When in the rural region of Granma, where I love to travel in Cuba, if you rent a car, you frequently find yourself picking up friends on any roadtrip. In fact, it seems almost rude to roll with an empty car. However, Harvey, I play it safe – when I'm driving alone, I only pick up people I recognize, and women.
One afternoon, I stopped for a young man I remembered from a previous trip, and he remembered me too. At that time, he had wanted to practice his English, and he proved quite pleasant to chat with. Since returning home to Canada, we have become virtual penpals, and I am helping him with his written English. He's got a good head on his shoulders, even though he's never lived anywhere but Pilon in his 22 years, and doesn't particularly want to live elsewhere.
On another day while returning from Pilon, heading back to the resort, I invited a woman to sit in the front passenger seat. As I drove, I glanced over at her and saw that she was holding a dark blue cloth bag in her lap. Emblazoned upon it was my store logo: "reVIBE! ~ reclaimed clothing and eco-eclectics." I had taken about three bags there in April. What are the odds that I'd come across a woman I didn't know, happily using one?
Turned out, we had an amigo in common – Agustin! She pointed to her shirt and pants, explaining that he had also given her some clothing...from my store. Instead of going directly to the resort, I drove all the way into the village of Marea del Portillo, so that this new amiga and I could pay a quick visit to Agustin's home. A delightful encounter!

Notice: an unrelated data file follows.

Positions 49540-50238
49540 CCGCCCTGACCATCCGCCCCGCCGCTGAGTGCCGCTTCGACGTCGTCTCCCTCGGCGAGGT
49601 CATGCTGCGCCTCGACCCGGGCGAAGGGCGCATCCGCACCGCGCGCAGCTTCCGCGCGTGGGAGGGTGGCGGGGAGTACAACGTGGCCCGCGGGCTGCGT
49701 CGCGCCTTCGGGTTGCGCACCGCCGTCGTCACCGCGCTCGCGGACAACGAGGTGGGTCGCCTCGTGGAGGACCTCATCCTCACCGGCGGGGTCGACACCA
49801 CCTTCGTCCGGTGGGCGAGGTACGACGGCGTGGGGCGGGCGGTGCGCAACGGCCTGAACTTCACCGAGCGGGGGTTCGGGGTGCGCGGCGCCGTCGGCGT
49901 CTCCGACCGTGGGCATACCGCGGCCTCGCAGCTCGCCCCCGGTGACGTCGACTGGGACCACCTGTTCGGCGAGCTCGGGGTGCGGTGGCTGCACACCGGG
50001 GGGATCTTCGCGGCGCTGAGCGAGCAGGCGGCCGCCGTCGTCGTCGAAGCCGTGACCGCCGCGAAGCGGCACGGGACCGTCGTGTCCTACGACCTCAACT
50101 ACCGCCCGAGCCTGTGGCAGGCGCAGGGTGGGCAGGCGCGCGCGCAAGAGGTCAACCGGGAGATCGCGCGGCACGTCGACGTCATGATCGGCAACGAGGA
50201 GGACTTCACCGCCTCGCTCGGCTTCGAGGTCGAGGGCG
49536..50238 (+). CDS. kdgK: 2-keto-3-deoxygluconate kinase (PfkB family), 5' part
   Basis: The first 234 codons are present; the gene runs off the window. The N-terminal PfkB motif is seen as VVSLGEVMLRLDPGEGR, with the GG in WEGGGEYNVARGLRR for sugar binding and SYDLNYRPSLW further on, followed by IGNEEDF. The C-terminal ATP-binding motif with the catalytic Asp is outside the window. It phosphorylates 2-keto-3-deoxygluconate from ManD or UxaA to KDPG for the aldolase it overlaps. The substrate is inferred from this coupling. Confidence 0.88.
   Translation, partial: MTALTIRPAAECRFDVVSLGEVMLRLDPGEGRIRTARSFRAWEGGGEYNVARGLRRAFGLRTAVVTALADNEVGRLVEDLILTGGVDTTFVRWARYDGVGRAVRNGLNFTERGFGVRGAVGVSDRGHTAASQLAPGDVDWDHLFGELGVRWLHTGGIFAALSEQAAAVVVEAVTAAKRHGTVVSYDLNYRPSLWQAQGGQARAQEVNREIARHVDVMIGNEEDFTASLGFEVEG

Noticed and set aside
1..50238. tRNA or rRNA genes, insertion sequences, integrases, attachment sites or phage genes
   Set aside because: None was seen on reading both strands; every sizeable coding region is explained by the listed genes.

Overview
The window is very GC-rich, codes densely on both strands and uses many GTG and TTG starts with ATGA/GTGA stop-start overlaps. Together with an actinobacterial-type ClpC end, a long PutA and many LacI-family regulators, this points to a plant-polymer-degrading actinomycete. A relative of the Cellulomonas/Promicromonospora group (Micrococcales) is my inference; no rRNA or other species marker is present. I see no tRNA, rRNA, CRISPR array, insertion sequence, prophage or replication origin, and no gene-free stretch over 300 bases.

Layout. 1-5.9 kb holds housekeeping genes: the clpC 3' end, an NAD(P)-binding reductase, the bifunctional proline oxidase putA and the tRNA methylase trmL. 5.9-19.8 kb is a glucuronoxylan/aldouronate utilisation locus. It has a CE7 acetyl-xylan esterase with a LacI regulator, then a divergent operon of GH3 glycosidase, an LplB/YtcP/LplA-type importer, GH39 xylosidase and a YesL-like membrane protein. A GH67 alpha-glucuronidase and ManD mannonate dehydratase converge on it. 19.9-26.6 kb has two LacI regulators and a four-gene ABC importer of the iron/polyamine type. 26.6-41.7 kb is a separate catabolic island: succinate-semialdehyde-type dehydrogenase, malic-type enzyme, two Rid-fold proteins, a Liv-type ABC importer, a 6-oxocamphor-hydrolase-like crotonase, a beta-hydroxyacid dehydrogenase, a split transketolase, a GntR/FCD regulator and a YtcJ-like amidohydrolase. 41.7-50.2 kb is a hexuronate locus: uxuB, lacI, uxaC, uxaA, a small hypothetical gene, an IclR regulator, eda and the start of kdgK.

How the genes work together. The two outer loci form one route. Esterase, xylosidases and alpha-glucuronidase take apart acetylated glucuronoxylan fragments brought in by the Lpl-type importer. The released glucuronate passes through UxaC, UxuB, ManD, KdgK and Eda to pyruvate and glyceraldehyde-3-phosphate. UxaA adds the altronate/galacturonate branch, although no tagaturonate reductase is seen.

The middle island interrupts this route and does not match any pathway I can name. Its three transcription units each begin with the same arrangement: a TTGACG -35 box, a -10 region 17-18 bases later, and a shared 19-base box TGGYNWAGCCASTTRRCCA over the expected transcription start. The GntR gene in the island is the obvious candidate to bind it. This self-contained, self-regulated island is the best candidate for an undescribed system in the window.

It can prove quite intersting to pick up hitch-hikers and discover how frequently they become friends. And, you haven't truly lived unless you've dodged endless potholes and random goats with a full carload of sweaty bodies in a tin box with no shocks and wonky air-conditioning. Woo-hoo!
This blog's title means "Cuban-hearted woman" (very loosely translated!). I settled on this name because it had a nice ring to my unschooled ear and, more importantly, because I think the Cuban people seem to have so much heart, and they're in my heart for that reason. In general, the people I've met in Cuba are quite consistently open-hearted and big-hearted in the way they relate to each other or to visitors in their beautiful land. A piece of my heart now resides in Cuba, with the warm, wonderful friends I've made there. This blog is not intended to be a guide to Cuba, just a forum for my eclectic bits of writing – poetry, opinion pieces and information gleaned from my personal experience and reading.